I suffered my second mansplaining intervention on OkCupid recently. A 59-year-old gentleman to whom I will refer as “Prince Charming” contacted me. He was attractive, intelligent, and reasonably witty. However, he was older than the men I usually go out with and he was a psychologist, which made me wary, since I would inevitably be psychoanalyzed.
If a man sends me a message along the lines of “hi,” “ur hot,” or “got any exciting plans this weekend?” I don’t respond. If he can’t put a sentence together, I don’t respond. So that leaves an infinitesimal amount of men to whom I actually write back.
But because Prince Charming obviously took time to read my profile, and knew his way around the English language, I answered him right away. I answered him honestly, out of respect. I thanked him for his lovely message and said I was primarily dating younger men at the moment because, in some ways, I felt I had more in common with them than with men my age.
And then came his response, with the interpretation I had predicted. He told me my choice made him “concerned” for me and that he felt “protective” because younger men were more likely to be players who would treat me in a “cavalier” way, the way I had urged against in my “Sex and Transparency” clause. Didn’t I want to avoid this, he asked? He knew what it was like to be left and he didn’t want to see the same fate befall me.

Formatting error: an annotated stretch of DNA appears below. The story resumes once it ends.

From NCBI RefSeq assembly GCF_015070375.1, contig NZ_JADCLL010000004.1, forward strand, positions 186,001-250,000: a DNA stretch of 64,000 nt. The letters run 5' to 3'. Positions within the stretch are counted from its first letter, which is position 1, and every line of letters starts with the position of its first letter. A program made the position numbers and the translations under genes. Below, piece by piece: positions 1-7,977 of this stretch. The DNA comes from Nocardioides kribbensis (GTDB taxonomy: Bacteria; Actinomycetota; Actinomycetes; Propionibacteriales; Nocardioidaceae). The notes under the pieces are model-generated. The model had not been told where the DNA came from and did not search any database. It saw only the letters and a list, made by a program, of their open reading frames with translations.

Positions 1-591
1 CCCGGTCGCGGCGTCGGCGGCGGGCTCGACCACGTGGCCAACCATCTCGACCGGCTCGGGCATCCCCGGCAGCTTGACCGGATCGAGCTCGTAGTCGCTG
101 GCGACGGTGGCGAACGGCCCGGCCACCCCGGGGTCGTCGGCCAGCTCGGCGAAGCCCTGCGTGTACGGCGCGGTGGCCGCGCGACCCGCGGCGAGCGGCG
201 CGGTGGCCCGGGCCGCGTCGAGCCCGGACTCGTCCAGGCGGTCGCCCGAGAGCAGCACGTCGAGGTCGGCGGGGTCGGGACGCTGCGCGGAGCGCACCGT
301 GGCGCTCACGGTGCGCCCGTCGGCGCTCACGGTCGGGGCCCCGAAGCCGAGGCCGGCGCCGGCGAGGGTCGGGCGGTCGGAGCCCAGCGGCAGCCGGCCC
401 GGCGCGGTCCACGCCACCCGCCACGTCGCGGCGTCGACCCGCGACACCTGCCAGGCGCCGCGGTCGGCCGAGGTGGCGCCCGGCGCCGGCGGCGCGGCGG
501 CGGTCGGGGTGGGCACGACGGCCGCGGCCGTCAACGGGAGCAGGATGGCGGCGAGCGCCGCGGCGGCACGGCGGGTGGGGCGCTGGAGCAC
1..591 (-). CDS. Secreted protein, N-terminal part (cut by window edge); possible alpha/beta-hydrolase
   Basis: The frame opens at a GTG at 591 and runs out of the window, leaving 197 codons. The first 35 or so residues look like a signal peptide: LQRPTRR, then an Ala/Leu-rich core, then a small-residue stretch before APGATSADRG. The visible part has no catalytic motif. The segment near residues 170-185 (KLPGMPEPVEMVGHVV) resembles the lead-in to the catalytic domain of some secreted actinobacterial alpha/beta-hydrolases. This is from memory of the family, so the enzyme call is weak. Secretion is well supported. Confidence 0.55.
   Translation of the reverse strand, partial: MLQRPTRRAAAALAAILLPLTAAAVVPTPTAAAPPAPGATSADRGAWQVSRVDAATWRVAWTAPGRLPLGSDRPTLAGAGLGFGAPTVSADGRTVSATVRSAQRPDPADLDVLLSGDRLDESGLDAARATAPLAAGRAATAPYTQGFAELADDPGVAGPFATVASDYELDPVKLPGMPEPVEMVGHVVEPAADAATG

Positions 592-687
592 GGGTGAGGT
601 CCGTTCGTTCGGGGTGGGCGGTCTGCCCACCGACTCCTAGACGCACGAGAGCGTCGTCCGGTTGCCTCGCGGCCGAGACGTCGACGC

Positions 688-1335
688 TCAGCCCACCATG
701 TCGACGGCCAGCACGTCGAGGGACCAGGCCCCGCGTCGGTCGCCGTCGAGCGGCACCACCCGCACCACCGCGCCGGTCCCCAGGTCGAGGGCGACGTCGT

Where, where, oh where, to start with the deconstruction of this whopping mansplaination?
Besides the arrogance and condescension posing as concern, the skewed logic left me scratching my head. Why did he assume younger men were more apt to be players? Players come in all ages, shapes and sizes, and, in fact, the world-class Lothario that I had referenced in my “Sex and Transparency” clause was 53.
Why did he assume I only wanted a serious relationship? My “Sex and Transparency” clause makes it clear that I’m down for sex for the sake of sex. And if I were looking for Mr. Long-Term, did he really think I would be clueless enough to set my sights on a man in his 30s? Even if I did embark on a relationship with a younger man, who’s to say I wouldn’t be the one leaving?
Finally, there was the misguided empathy: “I know what it’s like to be left.” He was still stinging from the loss of a significant relationship and should have been attending to his own wounds, not mine.
I politely, yet firmly, addressed his errant mansplaining. I told him that I actually found younger men to be much more honest about their intentions, far less likely than men my age to obscure lust with a lot of faux-relationship window-dressing.
He wrote back with a mea culpa, and, thankfully, was never heard from again.
* * *
Last night I had a date with a smart, handsome, funny, cosmopolitan 36-year-old. It was a smouldery romp fueled by novelty, desire, and a couple of silk scarves. It was also laced with mutual regard and affection. His first message came with a no-commitment disclaimer, a bolt of honesty that made me respect him and, I think, made us free to explore a night of pure, distilled lust unfettered by “what does this mean’s?” and shifting guideposts.
The notion that women don’t want casual sex, or don’t know how to navigate it, is as ass-backward as the cultural message that older women are invisible to men. Perhaps mansplaining comes from a place of fear: fear that women can hold their own with men, fear that women can walk away.
One of the benefits of dating a younger man is that they tend not to mansplain. I’m not sure if that’s because the power exchange is more equal, or if they’ve come of age in an era where women tend to have more self-agency than in previous generations.
In any case, I’m going out again tonight, this time with a 30-year-old. I have no idea where this date will lead, although I’m pretty sure it won’t lead to more mansplaining.